The 16th annual Lux Style Awards were big on star power and absolutely spectacular on ground. Atif Aslam opened the evening with a rendition of the National Anthem that left everyone with goose bumps; he ended the night on an equally soulful tribute to Junaid Jamshed. Ali Zafar came in warrior mode as he played out a tragic Ishq sequence with his Teefa in Trouble co-star, Maya Ali, who was also crowned one of the two new Lux faces of the moment. The other Lux girl revealed was Mawra Hocane, who performed to several hit numbers of the year and was joined by the evergreen and graceful Reema. Reema, by the way, chewed up all competition and reminded us of what film stars are supposed to be like. Her dance was one of the best moments of the entire show!
A spate of younger artists also performed on stage and between Mooroo, Zoe Viccaji, Jimmy Khan and Ali Sethi – who all held their own – the young star of the night was Abid Brohi. A true star to the core, Brohi’s body language reminded one of a very young Prince.
The optics and acoustics were fantastic. Jalal Salahuddin, responsible for the ambience, managed to get the red carpet right. It was plush and as rich as the proverbial cherry on a rum drenched black forest cake. The high tea reception sounded like a good idea and the room looked opulent but the heat got the best of it. Any attempt to have nominees and presenters in on time fell as flat as the blow dries and hairdos that suffered the heat. Even the food sat sad as it wilted and dried away. And not many people, with the exception of Zara Shahjahan, Safinaz Muneer, Bilal Ashraf, Ali Kazmi and a few others turned up on time. In retrospect, the red carpet would have sufficed as a waiting lounge.
The red carpet led to the main show area, which was larger than life. The stage sparkled with the right amount of glitz and sophistication and gave the perfect backdrop for the showcase. One would make a few observations here. Atif Aslam was the perfect host as long as he was singing. Atif has the power of a pied piper and can lead his audience anywhere he likes. But post-song his hosting was awkward. The LSA17 script was weak and there were too many lags that interrupted the momentum. The morning show sequence had to be the weakest point of the show, making a case for the fact that internet fame does not guarantee success with a live audience. Osman Khalid Butt, script writer for the evening and Sham and Shahveer, the Canadian boys insanely popular for their vlogs on YouTube, didn’t quite succeed to entertain a live LSA audience. Yasir Hussain, Ahmad Ali Butt and Vasay Chaudhry – as overdone as they may be now – were missed.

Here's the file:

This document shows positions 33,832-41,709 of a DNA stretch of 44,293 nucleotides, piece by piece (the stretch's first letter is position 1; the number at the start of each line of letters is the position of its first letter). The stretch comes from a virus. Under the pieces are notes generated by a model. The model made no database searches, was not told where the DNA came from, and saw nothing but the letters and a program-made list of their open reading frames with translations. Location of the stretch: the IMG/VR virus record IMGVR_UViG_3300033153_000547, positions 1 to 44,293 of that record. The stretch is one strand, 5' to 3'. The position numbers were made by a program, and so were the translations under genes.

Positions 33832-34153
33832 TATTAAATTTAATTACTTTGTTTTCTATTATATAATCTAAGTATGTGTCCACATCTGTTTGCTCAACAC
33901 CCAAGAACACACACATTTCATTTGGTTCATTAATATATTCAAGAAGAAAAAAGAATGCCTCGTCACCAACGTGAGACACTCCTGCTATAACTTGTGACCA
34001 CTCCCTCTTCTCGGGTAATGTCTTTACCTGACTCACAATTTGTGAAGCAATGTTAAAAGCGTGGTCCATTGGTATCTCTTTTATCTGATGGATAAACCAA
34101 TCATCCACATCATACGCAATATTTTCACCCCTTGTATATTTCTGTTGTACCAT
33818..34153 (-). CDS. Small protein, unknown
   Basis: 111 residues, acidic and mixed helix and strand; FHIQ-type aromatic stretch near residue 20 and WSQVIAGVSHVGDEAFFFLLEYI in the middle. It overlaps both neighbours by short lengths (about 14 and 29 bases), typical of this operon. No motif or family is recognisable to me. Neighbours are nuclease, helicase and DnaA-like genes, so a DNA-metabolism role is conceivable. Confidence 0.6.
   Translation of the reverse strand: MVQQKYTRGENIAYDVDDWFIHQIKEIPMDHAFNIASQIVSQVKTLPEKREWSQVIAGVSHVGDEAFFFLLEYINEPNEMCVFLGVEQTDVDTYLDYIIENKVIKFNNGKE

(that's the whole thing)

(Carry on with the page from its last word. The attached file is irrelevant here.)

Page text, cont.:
On to the performances, the highs would have to be Atif Aslam; his opening and ending and his mimicry of Umair Jaswal, Ali Zafar and Sajjad Ali was entertaining. Another high was Reema’s surprise performance. She came in to share the stage with Mawra Hocane, who looked as pretty as a painting, but as with most new-era actresses dance does not come naturally to them. Whether it is Mawra or Maya, it appears they are holding on to their good-girl image so tightly that there is no body language in their stage acts. Mahira Khan, however, is a new person post-Raees and the confidence was evident in her cool rap with Osman Khalid Butt. This was a new side to Mahira that we were all to happy to see.
The awards themselves were fairly on point. Ahsan Khan picked up Best Actor for Udaari and more than the award itself it was his acceptance speech that went down with thunderous applause. He mentioned social responsibility and Mashal Khan, referencing the need to educate the masses through television. TV awards were swept by Udaari with the exception of Maya Ali for Mann Mayal and Best TV Play going to Dillagi. Over to fashion, recipient for Best Model (male), Hasnain Lehri wept through his acceptance speech which was at the same time endearing and awkward. Speaking of fashion, the fashion presentation was a bit of an excess that could have been avoided. At an awards show one gets enough fashion and style on the red carpet; to walk out capsules by designers was overindulgent, one felt. It also defied the purpose as the musicians overshadowed everything else in this segment.
Film and Music awards were well received; the only valid point made by critics being that the Lux Awards should either be completely critic’s awards or completely viewer’s choice. The constant confusion actually discredits results and tampers with the USP of the entire show. If the LSAs want to award excellence, then they must leave the decision to the critics. If they want popularity then the awards must transition completely to popular awards, based on voting. There has to be uniformity and the process should change.
Change is an integral part of evolution, which is why everyone welcomed the decision to bring Hassan Sheheryar Yasin onboard as Show Director; simultaneously one also cannot ignore the fact that Frieha Altaf brought the platform to where it stands today. Amongst the thirteen odd references thanking HSY for the show during the show (you wouldn’t see this happening anywhere else in the world, by the way) it would have been gracious to thank Frieha for years of hard work and devotion to the platform. She is in the DNA of the show and vice versa.
Back to HSY, there is no denying that he did manage to pull it off in a record time of three weeks, which is ‘stand-up-and-salute-worthy’ to say the least. There were bound to be flaws, and there were, but nothing that can’t be smoothened out over time. This was an impressive year for the Lux Style Awards, and it left us waiting for next year already.